From the horse’s mouth

October 9, 2008

Barack Obama, in his own words.  Looking over some of these, I was reminded of certain individuals who said that only racism could beat Obama.  That reminded me of how often Obama himself has said that most people that aren’t going to vote for him are going to vote for whoever they’re going to vote for (McCain, Barr, McKinney, etc.) because Obama is “different.”  Check through those quotes and you’ll see stuff like this:

“… And it’s not surprising then they get bitter, they cling to guns or religion or antipathy to people who aren’t like them or anti-immigrant sentiment or anti-trade sentiment as a way to explain their frustrations.” — Barack Obama

“Nobody really thinks that Bush or McCain have a real answer for the challenges we face, so what they’re going to try to do is make you scared of me. You know, he’s not patriotic enough. He’s got a funny name. You know, he doesn’t look like all those other presidents on those dollar bills, you know. He’s risky.” — Barack Obama

So according to Barack Obama, it’s not because we question the wisdom of electing terrorist-affiliated commies to executive office, it’s because he’s “different.”  This might be a dumb question, but doesn’t it take someone fundamentally different to pull off the kind of crap he promises?

…I am absolutely certain that generations from now, we will be able to look back and tell our children that this was the moment when we began to provide care for the sick and good jobs to the jobless; this was the moment when the rise of the oceans began to slow and our planet began to heal; this was the moment when we ended a war and secured our nation and restored our image as the last, best hope on earth. This was the moment — this was the time — when we came together to remake this great nation so that it may always reflect our very best selves and our highest ideals.” — Barack Obama, on how future generations will remember his accention to “Democratic Presidententail Nominee”

Missing from that list but from the same speech is this little beauty:

In our country, I have found that this cooperation happens not because we agree on everything, but because behind all the labels and false divisions and categories that define us; beyond all the petty bickering and point-scoring in Washington, Americans are a decent, generous, compassionate people, united by common challenges and common hopes. And every so often, there are moments which call on that fundamental goodness to make this country great again.

John Hawkins (the author of the article from which the above quote was lifted) set the bar for insight and appropriate sarcasm re: that quote pretty high, so I’m just going to jank what he wrote.

America isn’t great now — But — if we elect Barack Obama, all “fundamentally good” people will vote for him and the country will be great again? Oh, please save us, Barack! What a low opinion of this country and a high opinion of himself this guy has.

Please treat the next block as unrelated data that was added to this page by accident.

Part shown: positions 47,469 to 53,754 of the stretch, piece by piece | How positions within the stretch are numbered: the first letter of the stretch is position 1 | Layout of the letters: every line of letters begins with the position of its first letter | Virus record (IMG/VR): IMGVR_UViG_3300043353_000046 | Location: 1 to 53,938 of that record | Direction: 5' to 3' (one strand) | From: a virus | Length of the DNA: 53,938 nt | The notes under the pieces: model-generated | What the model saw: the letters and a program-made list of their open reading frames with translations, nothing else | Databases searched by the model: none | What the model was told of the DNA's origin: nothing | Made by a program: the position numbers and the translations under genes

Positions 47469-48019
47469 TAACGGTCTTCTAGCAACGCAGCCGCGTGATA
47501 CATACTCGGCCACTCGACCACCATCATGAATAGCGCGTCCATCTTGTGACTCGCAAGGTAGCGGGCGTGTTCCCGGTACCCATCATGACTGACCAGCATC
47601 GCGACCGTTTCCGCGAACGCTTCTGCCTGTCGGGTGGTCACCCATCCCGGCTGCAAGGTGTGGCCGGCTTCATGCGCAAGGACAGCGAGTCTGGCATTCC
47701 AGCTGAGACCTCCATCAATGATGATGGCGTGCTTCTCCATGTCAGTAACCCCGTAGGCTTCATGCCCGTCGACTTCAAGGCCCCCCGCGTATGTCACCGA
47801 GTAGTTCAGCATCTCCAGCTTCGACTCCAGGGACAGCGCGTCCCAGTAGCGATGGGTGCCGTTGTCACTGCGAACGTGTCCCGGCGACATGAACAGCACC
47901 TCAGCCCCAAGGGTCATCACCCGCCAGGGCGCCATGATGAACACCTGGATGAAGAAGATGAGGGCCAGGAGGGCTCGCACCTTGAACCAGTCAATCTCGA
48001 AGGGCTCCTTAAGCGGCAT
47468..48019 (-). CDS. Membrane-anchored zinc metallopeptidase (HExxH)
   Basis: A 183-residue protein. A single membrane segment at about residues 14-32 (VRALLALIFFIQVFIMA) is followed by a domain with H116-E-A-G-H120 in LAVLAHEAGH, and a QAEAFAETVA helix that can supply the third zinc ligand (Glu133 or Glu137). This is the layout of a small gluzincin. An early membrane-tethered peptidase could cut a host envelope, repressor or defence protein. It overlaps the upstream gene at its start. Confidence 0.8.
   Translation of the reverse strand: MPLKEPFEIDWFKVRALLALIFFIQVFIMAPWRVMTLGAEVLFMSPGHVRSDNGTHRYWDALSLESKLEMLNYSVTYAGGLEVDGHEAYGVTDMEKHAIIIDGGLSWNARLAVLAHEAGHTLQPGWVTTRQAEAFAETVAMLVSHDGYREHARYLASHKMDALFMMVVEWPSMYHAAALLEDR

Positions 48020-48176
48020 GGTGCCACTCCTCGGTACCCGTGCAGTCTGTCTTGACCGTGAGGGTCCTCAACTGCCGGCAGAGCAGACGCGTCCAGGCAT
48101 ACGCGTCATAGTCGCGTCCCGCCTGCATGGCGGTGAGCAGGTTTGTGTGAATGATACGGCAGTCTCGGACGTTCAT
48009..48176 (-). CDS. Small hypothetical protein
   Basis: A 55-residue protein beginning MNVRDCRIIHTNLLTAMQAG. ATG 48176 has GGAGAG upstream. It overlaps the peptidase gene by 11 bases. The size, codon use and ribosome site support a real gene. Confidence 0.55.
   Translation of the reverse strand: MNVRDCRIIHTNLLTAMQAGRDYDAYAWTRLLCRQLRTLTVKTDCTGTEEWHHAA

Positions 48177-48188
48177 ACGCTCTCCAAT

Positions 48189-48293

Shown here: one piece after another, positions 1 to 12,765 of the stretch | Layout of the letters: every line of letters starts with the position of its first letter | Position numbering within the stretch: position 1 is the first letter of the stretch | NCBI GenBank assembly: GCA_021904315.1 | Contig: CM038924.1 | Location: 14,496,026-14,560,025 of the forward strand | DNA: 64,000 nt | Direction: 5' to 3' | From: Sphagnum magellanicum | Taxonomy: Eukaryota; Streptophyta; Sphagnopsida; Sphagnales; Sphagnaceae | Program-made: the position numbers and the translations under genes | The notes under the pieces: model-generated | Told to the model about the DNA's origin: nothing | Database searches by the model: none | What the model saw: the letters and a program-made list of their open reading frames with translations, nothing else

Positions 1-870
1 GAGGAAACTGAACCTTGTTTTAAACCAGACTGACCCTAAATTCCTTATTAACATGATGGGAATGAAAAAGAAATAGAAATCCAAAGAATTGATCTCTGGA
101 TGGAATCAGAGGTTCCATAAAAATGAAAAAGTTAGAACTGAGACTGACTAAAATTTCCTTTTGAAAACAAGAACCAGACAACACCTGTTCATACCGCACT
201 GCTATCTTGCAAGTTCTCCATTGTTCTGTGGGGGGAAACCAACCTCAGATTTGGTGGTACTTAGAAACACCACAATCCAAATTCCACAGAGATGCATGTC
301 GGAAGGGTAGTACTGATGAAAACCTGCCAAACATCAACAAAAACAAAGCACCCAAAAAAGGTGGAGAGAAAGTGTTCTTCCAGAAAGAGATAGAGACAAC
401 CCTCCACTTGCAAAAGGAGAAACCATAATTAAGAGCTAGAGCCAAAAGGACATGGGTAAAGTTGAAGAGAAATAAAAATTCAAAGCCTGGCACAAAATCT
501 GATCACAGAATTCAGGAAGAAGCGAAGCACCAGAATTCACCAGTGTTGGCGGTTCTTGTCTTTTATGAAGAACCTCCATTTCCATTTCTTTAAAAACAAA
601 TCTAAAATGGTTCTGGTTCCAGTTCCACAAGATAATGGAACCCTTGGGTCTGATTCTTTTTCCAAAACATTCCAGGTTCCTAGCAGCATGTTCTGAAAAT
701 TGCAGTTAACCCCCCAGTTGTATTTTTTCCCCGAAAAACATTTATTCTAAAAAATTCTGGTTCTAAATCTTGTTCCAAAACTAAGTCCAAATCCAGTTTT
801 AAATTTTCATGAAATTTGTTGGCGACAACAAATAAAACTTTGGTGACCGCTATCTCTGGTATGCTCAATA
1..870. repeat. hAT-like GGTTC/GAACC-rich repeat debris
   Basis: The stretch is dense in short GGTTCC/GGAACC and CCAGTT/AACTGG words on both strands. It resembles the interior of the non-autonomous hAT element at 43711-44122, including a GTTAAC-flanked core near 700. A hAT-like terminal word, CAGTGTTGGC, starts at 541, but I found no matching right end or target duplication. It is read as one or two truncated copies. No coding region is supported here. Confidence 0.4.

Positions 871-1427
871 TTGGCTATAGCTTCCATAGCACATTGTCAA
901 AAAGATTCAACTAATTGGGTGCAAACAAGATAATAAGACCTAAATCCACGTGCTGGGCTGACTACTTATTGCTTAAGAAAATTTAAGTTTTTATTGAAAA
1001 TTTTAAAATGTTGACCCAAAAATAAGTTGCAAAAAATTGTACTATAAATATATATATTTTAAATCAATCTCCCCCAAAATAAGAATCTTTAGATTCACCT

This picture I’m getting is this.  Barack Obama wants to lead us, but doesn’t want to be us.  In fact, he doesn’t want us to be us.  Here’s a message for you Obama, from one diabolical megolomaniac to another: up yours.


More election fraud

October 8, 2008

This time in the poorly named Kansas City, Missouri:

KANSAS CITY, Mo. – Officials in Missouri, a hard-fought jewel in the presidential race, are sifting through possibly hundreds of questionable or duplicate voter-registration forms submitted by an advocacy group that has been accused of election fraud in other states.

“I don’t even know the entire scope of it because registrations are coming in so heavy,” Davis said. “We have identified about 100 duplicates, and probably 280 addresses that don’t exist, people who have driver’s license numbers that won’t verify or Social Security numbers that won’t verify. Some have no address at all.”

That’s why it’s called “fraud.”  Because the registration forms are fraudulent.  When it happens in an election, it’s called “election fraud.”  It’s kind of a big deal.  The FBI gets involved.  They send people out to say stuff like this:

“It’s a matter we take very seriously,” Patton said. “It is against the law to register someone to vote who does not fall within the parameters to vote, or to put someone on there falsely.”

ACORN is again implicated.  Their defense?

[Jess Ordower, Midwest director of ACORN] said Wednesday that ACORN registered about 53,500 people in Missouri this year. He believes his group is being targeted because some politicians don’t want that many low-income people having a voice.

“It’s par for the course,” he said. “When you’re doing more registrations than anyone else in the country, some don’t want low-income people being empowered to vote. There are pretty targeted attacks on us, but we’re proud to be out there doing the patriotic thing getting people registered to vote.

Emphasis is mine.  Maybe nobody told him, but…

On Tuesday, authorities in Nevada seized records from ACORN after finding fraudulent registration forms that included the starting lineup of the Dallas Cowboys.

In April, eight ACORN workers in St. Louis city and county pleaded guilty to federal election fraud for submitting false registration cards for the 2006 election. U.S. Attorney Catherine Hanaway said they submitted cards with false addresses and names, and forged signatures.

So… ACORN has been involved in federal election fraud in the past… were found to have been involved in election fraud in multiple states just this week… and they’re being targeted to keep poor people from voting?  And aren’t they attracting attention due to the number of fraudulant registrations they’re submitting, not that they’re “doing more registrations than anyone else?”